Vets memorial cross gets Supreme Court lifeline
Erected in 1925 with private funds from The American Legion and mothers of slain soldiers, the Bladensburg WWI Veterans Memorial stood unchallenged for 90 years, until the American Humanist Association (AHA) sued in 2014.
First Liberty Institute and international law firm Jones Day, representing The American Legion, are asking the high court to overturn an appeals court ruling that said the cross violates the Establishment Clause of the U.S. Constitution.
"For nearly 100 years the memorial has stood to honor these 49 sons of Prince George's County who made the ultimate sacrifice for their country," Jones Day attorney and lead counsel Michael Carvin said in a press release Nov. 2, when the court announced its plans. "The Supreme Court should not allow their memory to be bulldozed."
The court's ruling will affect thousands of similar memorials nationally, First Liberty said.
"If this monument is bulldozed to the ground," First Liberty President and CEO Kelly Shackelford said, "it's only a matter of time before the wrecking ball turns on Arlington National Cemetery and the thousands of memorials like this one across the country."
Mothers of the slain solders requested in 1919 that the memorial be shaped like a cross, First Liberty said, "to recall the cross-shaped markers standing over the countless American graves on the Western Front of that war."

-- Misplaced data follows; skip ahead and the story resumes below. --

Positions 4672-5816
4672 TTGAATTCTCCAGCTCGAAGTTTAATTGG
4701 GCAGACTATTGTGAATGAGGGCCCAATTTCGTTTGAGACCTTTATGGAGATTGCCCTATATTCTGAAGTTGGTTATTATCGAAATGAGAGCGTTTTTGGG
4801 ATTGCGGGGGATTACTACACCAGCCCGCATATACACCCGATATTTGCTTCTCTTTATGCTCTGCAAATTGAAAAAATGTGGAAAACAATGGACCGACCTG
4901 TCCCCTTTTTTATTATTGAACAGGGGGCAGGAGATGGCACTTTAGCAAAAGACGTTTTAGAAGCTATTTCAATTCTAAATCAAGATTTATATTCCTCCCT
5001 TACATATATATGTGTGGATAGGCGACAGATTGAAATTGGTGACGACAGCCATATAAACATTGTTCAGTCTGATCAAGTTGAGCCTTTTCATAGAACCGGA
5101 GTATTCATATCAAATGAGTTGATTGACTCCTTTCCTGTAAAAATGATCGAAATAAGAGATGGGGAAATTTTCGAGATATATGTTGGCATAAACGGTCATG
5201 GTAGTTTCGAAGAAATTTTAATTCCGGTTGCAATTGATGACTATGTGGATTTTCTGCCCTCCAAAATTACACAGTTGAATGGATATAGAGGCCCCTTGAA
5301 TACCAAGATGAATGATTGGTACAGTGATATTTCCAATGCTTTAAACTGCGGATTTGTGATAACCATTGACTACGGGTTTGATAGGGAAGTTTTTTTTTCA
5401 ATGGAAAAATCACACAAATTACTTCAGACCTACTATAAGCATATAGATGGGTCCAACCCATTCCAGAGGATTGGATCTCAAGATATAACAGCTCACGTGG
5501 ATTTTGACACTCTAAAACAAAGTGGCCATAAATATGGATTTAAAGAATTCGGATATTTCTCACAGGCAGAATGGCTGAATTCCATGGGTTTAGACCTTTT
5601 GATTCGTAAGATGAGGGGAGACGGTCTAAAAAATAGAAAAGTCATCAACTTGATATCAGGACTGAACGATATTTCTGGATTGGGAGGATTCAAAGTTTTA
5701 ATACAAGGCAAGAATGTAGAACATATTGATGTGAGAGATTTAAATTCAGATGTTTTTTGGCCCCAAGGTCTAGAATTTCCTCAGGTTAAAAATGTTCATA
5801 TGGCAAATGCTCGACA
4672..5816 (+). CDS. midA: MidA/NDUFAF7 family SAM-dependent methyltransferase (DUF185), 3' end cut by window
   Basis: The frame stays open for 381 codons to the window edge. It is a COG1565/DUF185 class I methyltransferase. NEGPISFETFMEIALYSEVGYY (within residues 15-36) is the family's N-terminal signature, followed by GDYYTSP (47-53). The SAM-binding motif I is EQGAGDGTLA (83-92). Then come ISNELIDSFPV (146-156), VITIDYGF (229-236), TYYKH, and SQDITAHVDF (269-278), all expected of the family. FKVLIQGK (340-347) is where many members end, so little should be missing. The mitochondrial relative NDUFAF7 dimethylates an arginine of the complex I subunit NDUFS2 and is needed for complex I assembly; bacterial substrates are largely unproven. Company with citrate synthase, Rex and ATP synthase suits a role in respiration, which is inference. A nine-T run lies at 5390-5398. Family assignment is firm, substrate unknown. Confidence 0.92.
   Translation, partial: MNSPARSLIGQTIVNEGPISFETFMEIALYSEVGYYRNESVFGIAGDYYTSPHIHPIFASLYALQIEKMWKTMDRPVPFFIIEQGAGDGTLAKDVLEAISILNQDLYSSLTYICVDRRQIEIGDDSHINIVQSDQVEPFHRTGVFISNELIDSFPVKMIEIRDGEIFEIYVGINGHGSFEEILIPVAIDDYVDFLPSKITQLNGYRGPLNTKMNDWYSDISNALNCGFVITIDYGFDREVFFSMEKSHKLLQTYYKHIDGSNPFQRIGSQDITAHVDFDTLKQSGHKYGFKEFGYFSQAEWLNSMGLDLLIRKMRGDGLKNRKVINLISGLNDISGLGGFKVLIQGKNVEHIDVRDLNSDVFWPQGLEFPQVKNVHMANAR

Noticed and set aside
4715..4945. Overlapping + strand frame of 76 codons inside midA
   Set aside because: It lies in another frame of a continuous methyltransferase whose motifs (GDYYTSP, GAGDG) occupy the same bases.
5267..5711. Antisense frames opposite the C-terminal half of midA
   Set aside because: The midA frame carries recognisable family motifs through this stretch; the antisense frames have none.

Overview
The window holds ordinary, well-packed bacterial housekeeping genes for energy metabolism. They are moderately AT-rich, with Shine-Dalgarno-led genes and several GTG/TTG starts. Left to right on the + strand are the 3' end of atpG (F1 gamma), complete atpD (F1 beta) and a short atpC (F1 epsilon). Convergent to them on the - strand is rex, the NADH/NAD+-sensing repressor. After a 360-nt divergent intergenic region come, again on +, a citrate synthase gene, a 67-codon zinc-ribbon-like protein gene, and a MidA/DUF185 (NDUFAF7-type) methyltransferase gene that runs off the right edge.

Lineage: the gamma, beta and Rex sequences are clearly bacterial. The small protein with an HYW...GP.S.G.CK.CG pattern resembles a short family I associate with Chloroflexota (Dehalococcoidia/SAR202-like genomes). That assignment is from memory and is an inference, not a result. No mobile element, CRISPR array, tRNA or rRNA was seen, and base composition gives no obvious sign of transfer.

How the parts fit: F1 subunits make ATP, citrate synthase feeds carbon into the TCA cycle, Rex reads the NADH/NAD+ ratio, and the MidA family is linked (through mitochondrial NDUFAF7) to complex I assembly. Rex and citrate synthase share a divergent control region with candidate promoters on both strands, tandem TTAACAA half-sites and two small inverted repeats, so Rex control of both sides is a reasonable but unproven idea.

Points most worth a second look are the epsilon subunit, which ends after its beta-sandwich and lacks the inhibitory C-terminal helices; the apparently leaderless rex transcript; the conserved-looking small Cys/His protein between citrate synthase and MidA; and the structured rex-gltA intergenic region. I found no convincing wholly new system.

The AHA lost its first court outing against the cross in 2015, when the U.S. District Court for the District of Maryland ruled the memorial constitutional. The U.S. Court of Appeals for the Fourth Circuit reversed that decision.
Among religious liberty advocates supporting the cross are the American Center for Law and Justice (ACLJ) and the Becket Fund for Religious Liberty, which submitted amicus briefs to the high court.
"Using a cross to honor the lives of 49 World War I soldiers from the local community is hardly tantamount to establishing Christianity as the official religion of Prince George's County, Maryland," ACLJ said of the case in a press release today (Nov. 5). "The kind of religious establishment prohibited by the First Amendment entails (among other things) coercing individuals to support or participate in religious practices -- or punishing them for failing to do so. The Peace Cross clearly does nothing of the sort."
In a similar case, Becket is representing the City of Pensacola, Fla., in its fight to protect a 70-year-old World War II cross memorial that the AHA has successfully challenged. The Supreme Court would be the next step in the Pensacola case.